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MEANING:

The ninth (tisha) of the Jewish month of Av

CORRESPONDING DATE IN 2008 GREGORIAN CALENDAR:

August 10 (begins sundown, August 9)

MEMORIALIZES:

The destruction of the First and Second Temples in 586 B.C. and 70 A.D. which, according to Jewish tradition, occurred on this date.

OTHER TRAGEDIES TRADITIONALLY ASSOCIATED WITH TISHA B’AV:

Unknown date: This is believed to be the day that God decreed that the generation that left Egypt could not enter the Promised Land.

  • 135 A.D.: The town of Bethar, where the last holdouts from the Second Jewish Revolt against Rome resided, was captured.
  • 136 A.D.: Jerusalem utterly destroyed by Rome
  • 1492: Expulsion from Spain —the last date for all Jews to leave the country
  • 1914: World War I began, considered by some to be the start of events that ultimately led to the Holocaust
  • 1942: first deportations from Warsaw to Treblinka concentration camp during the Holocaust.

CUSTOMS:

Abstinence from:

  • Food and drink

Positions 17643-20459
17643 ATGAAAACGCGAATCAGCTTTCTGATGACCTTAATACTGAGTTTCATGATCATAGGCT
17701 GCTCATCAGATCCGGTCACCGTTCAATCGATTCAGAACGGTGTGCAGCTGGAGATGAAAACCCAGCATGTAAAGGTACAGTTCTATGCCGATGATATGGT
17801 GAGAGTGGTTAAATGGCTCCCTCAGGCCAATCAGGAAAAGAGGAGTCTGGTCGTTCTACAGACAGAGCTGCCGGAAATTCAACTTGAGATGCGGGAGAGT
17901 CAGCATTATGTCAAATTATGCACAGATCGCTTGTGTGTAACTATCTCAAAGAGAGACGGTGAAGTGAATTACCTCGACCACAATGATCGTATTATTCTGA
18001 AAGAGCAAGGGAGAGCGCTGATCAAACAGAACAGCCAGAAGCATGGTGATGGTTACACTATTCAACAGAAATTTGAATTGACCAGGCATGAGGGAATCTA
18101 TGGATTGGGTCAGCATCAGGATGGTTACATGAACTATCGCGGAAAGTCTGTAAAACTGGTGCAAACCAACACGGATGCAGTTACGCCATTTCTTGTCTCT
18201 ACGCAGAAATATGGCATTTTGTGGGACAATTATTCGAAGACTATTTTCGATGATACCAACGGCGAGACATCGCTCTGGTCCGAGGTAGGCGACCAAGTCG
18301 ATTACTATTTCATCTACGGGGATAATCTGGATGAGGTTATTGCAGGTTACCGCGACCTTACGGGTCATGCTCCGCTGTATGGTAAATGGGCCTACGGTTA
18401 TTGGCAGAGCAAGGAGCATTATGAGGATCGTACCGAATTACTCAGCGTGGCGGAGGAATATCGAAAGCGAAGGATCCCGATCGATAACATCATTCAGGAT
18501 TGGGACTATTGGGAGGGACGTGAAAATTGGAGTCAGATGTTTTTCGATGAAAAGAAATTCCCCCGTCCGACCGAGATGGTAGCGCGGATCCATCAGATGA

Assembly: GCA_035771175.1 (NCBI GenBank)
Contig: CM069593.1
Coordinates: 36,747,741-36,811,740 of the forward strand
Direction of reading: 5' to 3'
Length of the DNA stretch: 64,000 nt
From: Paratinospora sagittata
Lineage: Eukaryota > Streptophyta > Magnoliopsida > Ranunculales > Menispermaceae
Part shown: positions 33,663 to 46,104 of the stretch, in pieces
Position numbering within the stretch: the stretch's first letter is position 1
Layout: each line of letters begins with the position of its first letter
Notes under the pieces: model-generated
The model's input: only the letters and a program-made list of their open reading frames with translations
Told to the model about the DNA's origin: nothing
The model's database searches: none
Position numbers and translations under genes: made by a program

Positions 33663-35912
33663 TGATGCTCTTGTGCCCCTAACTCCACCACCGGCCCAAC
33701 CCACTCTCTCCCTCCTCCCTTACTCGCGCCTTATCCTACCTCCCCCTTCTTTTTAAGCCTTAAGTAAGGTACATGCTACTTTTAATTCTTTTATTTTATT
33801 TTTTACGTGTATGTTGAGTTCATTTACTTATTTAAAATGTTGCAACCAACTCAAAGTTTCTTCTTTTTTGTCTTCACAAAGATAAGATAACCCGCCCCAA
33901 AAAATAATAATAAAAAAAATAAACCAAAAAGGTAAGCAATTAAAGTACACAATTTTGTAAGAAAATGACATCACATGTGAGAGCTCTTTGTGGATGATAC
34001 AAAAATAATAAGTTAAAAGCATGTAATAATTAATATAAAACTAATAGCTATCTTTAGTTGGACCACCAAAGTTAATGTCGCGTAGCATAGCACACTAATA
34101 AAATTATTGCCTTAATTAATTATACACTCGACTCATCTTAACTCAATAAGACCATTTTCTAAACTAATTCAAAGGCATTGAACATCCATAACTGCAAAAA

• Bathing, shaving, use of perfumes, aftershave, etc.
  • Wearing leather shoes
  • Marital relations
  • Bible study except for “mourning” texts such as Lamentations or Job

SYNAGOGUE RITUALS:

  • Evening service (which begins the day): Book of Lamentations read
  • Morning service: Reading of kinot, liturgical poetry concerning suffering, many of medieval origin; many Sephardim also read the Book of Job

IN THE ARTS:

  • In the Third Movement of Leonard Bernstein’s Jeremiah Symphony, portions
    of Lamentations are sung to the synagogue melody traditionally used on Tisha B’Av.
  • Adolf Abraham Berman’s oil painting Tisha B’Av.

ADDITIONAL ONLINE INFORMATION:

Explanation on YouTube by Rabbi Jonathan Ginsburg

CONNECTION TO MESSIAH:

According to one tradition, the Messiah will be born on Tisha B’Av—as if to say that God’s deliverance will turn a traditional day of mourning into a cause for rejoicing.